April 19, 2020 – MLB Gives Go-Ahead for Teams to Issue Refunds
As it’s become clear that a standard 162-game season will not be played this year due to the novel coronavirus pandemic, Major League Baseball has given teams the green light to issue refunds for games now considered canceled.
According to an ESPNreport, the league is not requiring that teams issue refunds, but rather has allowed each club to create its own reimbursement policy for games not played due to COVID-19. Many teams will likely offer credits for the 2021 season, ESPN’s Jesse Rogers wrote.
Should baseball return this summer, it will likely be without fans in the seats, according to ESPN.
Two consumers have filed a proposed class action lawsuit against Major League Baseball, Commissioner Rob Manfred, all 30 teams and a number of big-name ticket sellers over the parties’ refusal to issue refunds for regular season games currently held in limbo—and which may not take place at all—due to the COVID-19 pandemic.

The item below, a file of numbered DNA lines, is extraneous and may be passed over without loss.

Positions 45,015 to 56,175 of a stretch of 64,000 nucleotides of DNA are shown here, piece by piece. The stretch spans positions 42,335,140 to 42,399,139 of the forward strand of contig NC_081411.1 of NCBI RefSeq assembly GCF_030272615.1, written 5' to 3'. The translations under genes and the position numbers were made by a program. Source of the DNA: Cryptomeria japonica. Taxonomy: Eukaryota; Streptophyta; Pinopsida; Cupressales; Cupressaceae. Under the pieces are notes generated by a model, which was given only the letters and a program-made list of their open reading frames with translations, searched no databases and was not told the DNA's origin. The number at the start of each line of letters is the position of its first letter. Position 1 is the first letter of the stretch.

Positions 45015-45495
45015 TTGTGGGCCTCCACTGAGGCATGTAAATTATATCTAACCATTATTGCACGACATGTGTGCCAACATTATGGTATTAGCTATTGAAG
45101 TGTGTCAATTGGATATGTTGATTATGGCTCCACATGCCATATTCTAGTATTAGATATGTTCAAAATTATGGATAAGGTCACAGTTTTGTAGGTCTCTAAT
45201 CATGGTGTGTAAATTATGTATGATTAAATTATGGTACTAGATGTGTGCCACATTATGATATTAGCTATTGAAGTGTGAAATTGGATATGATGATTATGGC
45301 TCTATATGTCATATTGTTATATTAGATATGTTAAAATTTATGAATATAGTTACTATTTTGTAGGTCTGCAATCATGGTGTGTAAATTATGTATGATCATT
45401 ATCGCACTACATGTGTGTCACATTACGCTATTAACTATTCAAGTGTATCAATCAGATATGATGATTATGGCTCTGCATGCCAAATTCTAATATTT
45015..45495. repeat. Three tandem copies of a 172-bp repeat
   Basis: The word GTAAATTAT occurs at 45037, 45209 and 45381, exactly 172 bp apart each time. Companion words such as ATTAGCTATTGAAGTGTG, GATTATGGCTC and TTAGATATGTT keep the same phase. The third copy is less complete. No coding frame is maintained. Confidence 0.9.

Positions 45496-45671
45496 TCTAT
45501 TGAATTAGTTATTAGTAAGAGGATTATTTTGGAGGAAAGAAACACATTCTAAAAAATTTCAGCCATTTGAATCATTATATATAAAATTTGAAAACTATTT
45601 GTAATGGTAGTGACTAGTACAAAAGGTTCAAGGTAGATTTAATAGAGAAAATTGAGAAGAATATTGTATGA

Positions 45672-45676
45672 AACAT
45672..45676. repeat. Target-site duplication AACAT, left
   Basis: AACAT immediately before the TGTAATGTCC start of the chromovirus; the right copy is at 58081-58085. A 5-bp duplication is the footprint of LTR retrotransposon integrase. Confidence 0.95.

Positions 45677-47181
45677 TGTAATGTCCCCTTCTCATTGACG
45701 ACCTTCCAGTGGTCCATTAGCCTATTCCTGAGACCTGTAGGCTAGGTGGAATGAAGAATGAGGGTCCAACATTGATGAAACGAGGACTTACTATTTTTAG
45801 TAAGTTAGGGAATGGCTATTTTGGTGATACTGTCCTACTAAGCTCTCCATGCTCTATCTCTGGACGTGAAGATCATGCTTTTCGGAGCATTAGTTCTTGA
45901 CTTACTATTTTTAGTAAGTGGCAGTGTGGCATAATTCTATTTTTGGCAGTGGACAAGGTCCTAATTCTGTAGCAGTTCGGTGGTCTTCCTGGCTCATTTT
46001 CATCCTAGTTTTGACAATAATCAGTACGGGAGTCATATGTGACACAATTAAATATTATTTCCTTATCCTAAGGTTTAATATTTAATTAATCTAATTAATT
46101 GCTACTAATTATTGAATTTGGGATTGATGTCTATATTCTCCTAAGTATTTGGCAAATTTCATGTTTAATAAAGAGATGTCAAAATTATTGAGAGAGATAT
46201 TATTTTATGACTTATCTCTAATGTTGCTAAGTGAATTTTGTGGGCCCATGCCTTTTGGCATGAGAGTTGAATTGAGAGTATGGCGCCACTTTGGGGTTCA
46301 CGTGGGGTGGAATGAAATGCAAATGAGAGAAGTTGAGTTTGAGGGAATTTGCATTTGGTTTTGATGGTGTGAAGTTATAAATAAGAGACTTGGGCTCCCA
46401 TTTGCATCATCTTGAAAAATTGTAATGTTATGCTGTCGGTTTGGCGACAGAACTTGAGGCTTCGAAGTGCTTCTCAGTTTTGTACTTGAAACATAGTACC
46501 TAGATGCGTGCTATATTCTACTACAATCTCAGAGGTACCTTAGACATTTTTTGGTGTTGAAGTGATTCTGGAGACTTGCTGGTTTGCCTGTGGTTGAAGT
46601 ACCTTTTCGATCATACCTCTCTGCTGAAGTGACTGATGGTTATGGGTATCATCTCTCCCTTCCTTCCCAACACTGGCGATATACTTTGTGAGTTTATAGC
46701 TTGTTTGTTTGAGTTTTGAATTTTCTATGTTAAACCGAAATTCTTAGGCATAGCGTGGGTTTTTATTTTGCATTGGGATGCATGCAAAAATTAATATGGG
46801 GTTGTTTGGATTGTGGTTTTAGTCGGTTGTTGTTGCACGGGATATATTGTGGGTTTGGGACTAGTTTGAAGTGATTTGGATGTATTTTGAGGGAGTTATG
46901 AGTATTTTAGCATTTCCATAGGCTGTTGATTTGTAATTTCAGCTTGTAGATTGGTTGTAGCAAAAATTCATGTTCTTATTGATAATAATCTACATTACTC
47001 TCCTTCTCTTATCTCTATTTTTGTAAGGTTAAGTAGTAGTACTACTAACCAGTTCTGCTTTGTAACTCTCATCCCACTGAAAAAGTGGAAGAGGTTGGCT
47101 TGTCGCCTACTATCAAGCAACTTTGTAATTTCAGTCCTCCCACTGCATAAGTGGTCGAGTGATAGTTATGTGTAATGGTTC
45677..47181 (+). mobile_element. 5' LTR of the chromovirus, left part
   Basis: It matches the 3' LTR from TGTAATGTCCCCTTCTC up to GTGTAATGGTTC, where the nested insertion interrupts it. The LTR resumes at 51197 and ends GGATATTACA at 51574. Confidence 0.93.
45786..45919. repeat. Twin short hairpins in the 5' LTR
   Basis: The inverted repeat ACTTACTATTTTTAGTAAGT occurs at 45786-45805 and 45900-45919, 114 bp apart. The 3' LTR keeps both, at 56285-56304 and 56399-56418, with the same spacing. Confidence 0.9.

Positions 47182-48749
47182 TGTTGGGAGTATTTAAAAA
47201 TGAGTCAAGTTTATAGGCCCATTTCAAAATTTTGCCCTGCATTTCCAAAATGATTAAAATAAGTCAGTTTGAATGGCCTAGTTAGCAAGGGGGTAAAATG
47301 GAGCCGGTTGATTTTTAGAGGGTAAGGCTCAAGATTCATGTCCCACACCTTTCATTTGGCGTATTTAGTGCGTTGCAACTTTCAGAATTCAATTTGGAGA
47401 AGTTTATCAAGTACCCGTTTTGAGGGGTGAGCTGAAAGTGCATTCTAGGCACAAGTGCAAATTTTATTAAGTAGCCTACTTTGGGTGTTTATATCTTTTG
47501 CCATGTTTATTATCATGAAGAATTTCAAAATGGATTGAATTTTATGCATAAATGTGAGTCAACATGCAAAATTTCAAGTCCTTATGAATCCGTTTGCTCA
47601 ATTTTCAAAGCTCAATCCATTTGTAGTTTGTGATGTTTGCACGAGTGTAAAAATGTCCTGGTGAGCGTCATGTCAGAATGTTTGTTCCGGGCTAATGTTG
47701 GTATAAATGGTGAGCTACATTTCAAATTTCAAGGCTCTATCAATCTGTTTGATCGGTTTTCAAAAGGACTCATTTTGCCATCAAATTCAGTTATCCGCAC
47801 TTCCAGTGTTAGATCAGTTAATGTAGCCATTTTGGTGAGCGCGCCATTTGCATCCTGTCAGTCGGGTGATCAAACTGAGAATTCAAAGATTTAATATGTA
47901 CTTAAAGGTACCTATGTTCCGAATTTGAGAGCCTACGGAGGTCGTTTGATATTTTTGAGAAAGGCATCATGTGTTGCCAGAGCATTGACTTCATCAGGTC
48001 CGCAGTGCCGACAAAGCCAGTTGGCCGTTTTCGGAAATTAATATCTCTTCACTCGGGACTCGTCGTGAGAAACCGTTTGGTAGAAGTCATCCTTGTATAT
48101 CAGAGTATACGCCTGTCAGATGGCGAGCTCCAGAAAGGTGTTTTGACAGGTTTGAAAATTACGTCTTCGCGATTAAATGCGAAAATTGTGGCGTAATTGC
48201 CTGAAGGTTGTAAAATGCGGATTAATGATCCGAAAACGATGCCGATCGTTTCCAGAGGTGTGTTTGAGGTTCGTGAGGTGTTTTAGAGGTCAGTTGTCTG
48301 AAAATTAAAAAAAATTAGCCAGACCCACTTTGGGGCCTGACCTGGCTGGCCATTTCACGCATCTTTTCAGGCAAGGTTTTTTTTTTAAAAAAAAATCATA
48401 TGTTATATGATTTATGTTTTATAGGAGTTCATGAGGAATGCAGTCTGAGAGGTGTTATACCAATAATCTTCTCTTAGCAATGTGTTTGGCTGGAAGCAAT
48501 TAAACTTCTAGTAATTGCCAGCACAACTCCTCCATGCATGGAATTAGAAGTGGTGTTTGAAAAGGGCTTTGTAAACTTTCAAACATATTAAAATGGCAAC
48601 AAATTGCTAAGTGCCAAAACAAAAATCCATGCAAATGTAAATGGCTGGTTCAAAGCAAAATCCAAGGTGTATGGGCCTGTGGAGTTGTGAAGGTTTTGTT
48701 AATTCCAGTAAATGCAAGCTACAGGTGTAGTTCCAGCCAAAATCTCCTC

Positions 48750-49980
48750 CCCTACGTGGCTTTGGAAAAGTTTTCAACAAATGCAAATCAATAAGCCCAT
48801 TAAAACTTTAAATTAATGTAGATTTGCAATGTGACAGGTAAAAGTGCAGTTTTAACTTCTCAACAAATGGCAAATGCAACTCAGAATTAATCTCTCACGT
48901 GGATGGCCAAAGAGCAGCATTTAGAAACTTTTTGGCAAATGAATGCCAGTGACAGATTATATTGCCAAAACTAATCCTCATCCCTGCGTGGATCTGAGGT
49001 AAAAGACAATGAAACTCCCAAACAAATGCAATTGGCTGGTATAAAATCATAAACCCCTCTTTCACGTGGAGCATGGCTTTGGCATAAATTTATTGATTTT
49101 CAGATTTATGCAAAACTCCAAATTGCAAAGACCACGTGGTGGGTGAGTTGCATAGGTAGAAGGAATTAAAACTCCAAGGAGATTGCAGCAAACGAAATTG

According to the 45-page lawsuit, the league, its teams and ticket sellers such as Ticketmaster, Live Nation and StubHub have chosen to not issue refunds “despite the near impossibility to play a standard 162-game season with spectators.” As the plaintiffs tell it, the defendants have instead moved to “shift their losses to loyal fans,” thereby increasing the economic burden felt by millions of Americans amid a time of unprecedented hardship.
The complaint argues that although many businesses have done the right thing and provided refunds for events that will not take place due to the novel coronavirus, “it remains notable that America’s pastime—baseball—is refusing to do right by its fans.”
Proposed class members—those who bought tickets from either the teams directly or from one or more of the ticket merchant defendants for regular season MLB games affected by the COVID-19 pandemic—have been stuck with “expensive and unusable tickets for unplayable games” that MLB has pretextually “postponed,” the case says.